This is Us is an emotional rollercoaster of a show, which has captured the hearts of many viewers and won countless awards for its depiction of hard life hurdles, including in the character of Rebecca. Rebecca is initially diagnosed with early stages of cognitive impairment in season four of the show, and the writers do a wonderful job of handling her progressing illness.
This show takes the time needed to accurately depict Dementia with dignity and grace. The portrayal of this disease is not rushed or used as a plot device, but is a genuine and accurate portrayal of a strong woman learning to deal with increasing memory loss.
Similarly, we see the family members and how they deal with this memory loss. The three kids offer different perspectives, as Kate is able to remind her brothers that their mom is still the same person - even if she may not always remember them. Heartbreaking, honest, and deeply real, this show does a wonderful job of presenting all sides of dementia, from the care in her home, to tools such as robotic pet therapy, and sensory experiences like hair brushing and hand massages that help her kids connect with her.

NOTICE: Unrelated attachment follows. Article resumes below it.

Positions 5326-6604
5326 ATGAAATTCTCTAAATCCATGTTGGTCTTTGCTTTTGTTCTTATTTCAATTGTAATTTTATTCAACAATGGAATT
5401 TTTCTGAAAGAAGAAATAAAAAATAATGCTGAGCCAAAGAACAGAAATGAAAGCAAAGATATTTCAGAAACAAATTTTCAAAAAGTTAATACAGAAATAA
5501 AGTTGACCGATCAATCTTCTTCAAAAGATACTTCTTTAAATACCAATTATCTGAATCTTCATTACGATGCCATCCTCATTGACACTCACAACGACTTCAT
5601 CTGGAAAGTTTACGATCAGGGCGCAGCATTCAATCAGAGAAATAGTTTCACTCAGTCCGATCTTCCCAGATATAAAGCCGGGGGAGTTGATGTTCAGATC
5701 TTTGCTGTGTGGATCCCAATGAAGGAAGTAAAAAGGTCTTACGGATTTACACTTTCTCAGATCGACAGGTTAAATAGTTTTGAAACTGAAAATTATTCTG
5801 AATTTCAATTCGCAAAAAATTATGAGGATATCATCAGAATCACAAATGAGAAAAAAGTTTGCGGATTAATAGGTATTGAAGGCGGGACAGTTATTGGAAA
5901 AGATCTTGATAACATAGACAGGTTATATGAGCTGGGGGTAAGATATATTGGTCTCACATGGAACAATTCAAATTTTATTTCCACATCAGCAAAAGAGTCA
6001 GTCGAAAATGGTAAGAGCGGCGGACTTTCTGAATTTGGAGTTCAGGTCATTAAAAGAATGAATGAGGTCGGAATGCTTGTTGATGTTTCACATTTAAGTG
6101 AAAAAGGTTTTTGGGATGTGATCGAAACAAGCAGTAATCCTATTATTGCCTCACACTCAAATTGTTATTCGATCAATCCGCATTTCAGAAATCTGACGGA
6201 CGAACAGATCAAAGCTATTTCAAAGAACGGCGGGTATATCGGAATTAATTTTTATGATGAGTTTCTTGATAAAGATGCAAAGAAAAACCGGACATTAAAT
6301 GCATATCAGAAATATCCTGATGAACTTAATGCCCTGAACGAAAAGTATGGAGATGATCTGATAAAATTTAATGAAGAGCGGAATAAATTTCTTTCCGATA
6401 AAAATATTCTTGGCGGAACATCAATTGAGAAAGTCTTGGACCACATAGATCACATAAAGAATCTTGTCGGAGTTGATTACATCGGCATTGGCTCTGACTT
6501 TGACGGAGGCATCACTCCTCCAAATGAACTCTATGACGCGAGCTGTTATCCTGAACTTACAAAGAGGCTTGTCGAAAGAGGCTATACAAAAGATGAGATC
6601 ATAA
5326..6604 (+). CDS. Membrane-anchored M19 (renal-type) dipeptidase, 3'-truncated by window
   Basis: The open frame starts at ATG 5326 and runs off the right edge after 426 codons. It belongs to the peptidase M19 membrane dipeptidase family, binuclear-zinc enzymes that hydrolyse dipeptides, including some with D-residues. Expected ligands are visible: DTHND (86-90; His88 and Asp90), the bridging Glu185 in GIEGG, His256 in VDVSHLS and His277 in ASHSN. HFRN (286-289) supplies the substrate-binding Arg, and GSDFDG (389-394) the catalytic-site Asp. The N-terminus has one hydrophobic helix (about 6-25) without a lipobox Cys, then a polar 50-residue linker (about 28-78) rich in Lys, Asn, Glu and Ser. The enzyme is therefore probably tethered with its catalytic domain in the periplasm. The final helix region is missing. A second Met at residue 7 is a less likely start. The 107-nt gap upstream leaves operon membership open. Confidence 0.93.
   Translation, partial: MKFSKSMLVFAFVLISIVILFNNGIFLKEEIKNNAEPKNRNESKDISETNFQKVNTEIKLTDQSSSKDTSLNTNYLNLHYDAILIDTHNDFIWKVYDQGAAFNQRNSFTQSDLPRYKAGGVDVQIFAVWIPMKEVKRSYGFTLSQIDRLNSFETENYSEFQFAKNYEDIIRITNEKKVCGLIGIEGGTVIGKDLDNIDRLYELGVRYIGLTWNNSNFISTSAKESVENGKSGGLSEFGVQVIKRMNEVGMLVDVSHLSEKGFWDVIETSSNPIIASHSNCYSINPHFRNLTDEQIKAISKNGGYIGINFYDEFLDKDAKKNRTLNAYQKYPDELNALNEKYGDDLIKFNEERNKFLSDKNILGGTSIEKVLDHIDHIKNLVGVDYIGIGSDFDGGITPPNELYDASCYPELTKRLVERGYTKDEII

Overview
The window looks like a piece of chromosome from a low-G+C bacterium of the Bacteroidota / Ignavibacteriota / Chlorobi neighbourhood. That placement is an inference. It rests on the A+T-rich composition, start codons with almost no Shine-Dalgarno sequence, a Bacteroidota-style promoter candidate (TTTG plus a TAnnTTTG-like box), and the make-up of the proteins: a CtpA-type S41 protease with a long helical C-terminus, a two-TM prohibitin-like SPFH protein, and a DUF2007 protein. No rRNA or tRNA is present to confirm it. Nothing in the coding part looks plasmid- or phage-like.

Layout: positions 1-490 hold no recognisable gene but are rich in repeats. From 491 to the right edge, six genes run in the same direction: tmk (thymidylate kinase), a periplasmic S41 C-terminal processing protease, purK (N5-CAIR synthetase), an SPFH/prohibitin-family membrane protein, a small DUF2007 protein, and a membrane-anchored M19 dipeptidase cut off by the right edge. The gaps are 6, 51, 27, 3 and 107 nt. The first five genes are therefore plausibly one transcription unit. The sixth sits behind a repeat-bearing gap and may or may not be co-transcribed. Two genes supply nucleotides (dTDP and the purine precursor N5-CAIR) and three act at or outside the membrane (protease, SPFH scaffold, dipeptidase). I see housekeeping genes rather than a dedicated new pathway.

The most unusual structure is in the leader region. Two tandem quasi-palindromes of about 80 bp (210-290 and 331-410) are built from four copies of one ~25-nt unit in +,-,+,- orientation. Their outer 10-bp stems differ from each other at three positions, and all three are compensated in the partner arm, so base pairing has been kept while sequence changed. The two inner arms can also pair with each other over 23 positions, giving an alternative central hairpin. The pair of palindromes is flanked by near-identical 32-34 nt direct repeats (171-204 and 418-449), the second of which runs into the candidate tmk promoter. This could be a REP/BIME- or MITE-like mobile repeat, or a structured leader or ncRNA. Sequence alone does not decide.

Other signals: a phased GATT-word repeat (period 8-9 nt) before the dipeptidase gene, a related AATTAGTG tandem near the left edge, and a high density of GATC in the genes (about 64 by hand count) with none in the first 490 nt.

Still Alice: Alice
Still Alice is one of the more well known movies about Alzheimer’s Disease. It is based on a novel of the same name, and centers around the main character, Alice Howland and her journey with early-onset Alzheimer’s Disease. The movie is raw, and has been hailed by many as an excellent depiction of the condition. (Actor Julianne Moore won an Oscar for her excellent depiction of an Alzheimer’s patient).
Not only does the story focus on Alice’s struggles (including those of a linguistics professor losing her hold on language) but it includes the experiences and emotional responses of her husband and children. It can be a difficult task caring for a loved one with dementia, and the movie doesn't shy away from this.
Other examples of true story Alzheimer’s movies include Iris - which shares the true story of novelist Iris Murdoch and her husband John Bayley and stars both Judi Dench and Kate Winslet. It is an acclaimed film, and presents memory conditions in an accurate and moving light. Similarly, Still Mine is an emotional and careful story based on the lives of Craig Morrison and his wife Irene as they deal with the onset of dementia.
Pacifica Senior Living has a variety of Memory Care communities with compassionate and skilled caregivers. Our Pacifica family understands the difficulties and emotions associated with Dementia and other cognitive impairment conditions, and are here to help you along the way. If you have questions, or would like to tour a community, please reach out to us, or schedule a private tour to see all that we offer. Our caring team is here to help welcome you or your loved one home.